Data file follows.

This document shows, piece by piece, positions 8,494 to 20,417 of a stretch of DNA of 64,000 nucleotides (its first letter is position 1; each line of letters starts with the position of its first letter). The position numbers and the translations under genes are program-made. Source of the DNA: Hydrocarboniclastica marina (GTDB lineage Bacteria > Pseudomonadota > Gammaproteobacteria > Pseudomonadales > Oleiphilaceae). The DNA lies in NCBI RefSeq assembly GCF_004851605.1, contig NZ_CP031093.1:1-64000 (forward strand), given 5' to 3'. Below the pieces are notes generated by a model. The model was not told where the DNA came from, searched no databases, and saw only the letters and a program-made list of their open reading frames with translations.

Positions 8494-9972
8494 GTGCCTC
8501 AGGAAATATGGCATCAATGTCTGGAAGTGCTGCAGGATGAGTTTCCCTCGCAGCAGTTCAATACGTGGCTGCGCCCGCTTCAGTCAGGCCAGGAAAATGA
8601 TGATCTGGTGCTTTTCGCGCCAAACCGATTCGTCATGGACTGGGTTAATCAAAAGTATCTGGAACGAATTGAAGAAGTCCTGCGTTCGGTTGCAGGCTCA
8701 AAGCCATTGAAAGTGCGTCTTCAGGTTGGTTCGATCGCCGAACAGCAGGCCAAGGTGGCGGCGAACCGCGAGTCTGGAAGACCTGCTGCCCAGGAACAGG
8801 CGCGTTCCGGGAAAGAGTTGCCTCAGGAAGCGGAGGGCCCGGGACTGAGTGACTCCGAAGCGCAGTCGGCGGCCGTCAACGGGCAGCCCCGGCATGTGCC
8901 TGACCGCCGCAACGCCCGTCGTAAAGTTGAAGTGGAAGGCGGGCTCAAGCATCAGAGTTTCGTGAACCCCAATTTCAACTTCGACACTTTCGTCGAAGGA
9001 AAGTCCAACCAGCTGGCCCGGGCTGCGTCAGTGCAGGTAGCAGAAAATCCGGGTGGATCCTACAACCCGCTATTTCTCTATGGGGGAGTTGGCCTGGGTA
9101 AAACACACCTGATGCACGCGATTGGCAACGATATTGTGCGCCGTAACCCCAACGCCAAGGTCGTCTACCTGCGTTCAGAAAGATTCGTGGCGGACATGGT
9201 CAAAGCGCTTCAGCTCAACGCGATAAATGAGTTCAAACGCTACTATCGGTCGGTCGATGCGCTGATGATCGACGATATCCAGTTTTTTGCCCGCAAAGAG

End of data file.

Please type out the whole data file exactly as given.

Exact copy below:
This document shows, piece by piece, positions 8,494 to 20,417 of a stretch of DNA of 64,000 nucleotides (its first letter is position 1; each line of letters starts with the position of its first letter). The position numbers and the translations under genes are program-made. Source of the DNA: Hydrocarboniclastica marina (GTDB lineage Bacteria > Pseudomonadota > Gammaproteobacteria > Pseudomonadales > Oleiphilaceae). The DNA lies in NCBI RefSeq assembly GCF_004851605.1, contig NZ_CP031093.1:1-64000 (forward strand), given 5' to 3'. Below the pieces are notes generated by a model. The model was not told where the DNA came from, searched no databases, and saw only the letters and a program-made list of their open reading frames with translations.

Positions 8494-9972
8494 GTGCCTC
8501 AGGAAATATGGCATCAATGTCTGGAAGTGCTGCAGGATGAGTTTCCCTCGCAGCAGTTCAATACGTGGCTGCGCCCGCTTCAGTCAGGCCAGGAAAATGA
8601 TGATCTGGTGCTTTTCGCGCCAAACCGATTCGTCATGGACTGGGTTAATCAAAAGTATCTGGAACGAATTGAAGAAGTCCTGCGTTCGGTTGCAGGCTCA
8701 AAGCCATTGAAAGTGCGTCTTCAGGTTGGTTCGATCGCCGAACAGCAGGCCAAGGTGGCGGCGAACCGCGAGTCTGGAAGACCTGCTGCCCAGGAACAGG
8801 CGCGTTCCGGGAAAGAGTTGCCTCAGGAAGCGGAGGGCCCGGGACTGAGTGACTCCGAAGCGCAGTCGGCGGCCGTCAACGGGCAGCCCCGGCATGTGCC
8901 TGACCGCCGCAACGCCCGTCGTAAAGTTGAAGTGGAAGGCGGGCTCAAGCATCAGAGTTTCGTGAACCCCAATTTCAACTTCGACACTTTCGTCGAAGGA
9001 AAGTCCAACCAGCTGGCCCGGGCTGCGTCAGTGCAGGTAGCAGAAAATCCGGGTGGATCCTACAACCCGCTATTTCTCTATGGGGGAGTTGGCCTGGGTA
9101 AAACACACCTGATGCACGCGATTGGCAACGATATTGTGCGCCGTAACCCCAACGCCAAGGTCGTCTACCTGCGTTCAGAAAGATTCGTGGCGGACATGGT
9201 CAAAGCGCTTCAGCTCAACGCGATAAATGAGTTCAAACGCTACTATCGGTCGGTCGATGCGCTGATGATCGACGATATCCAGTTTTTTGCCCGCAAAGAG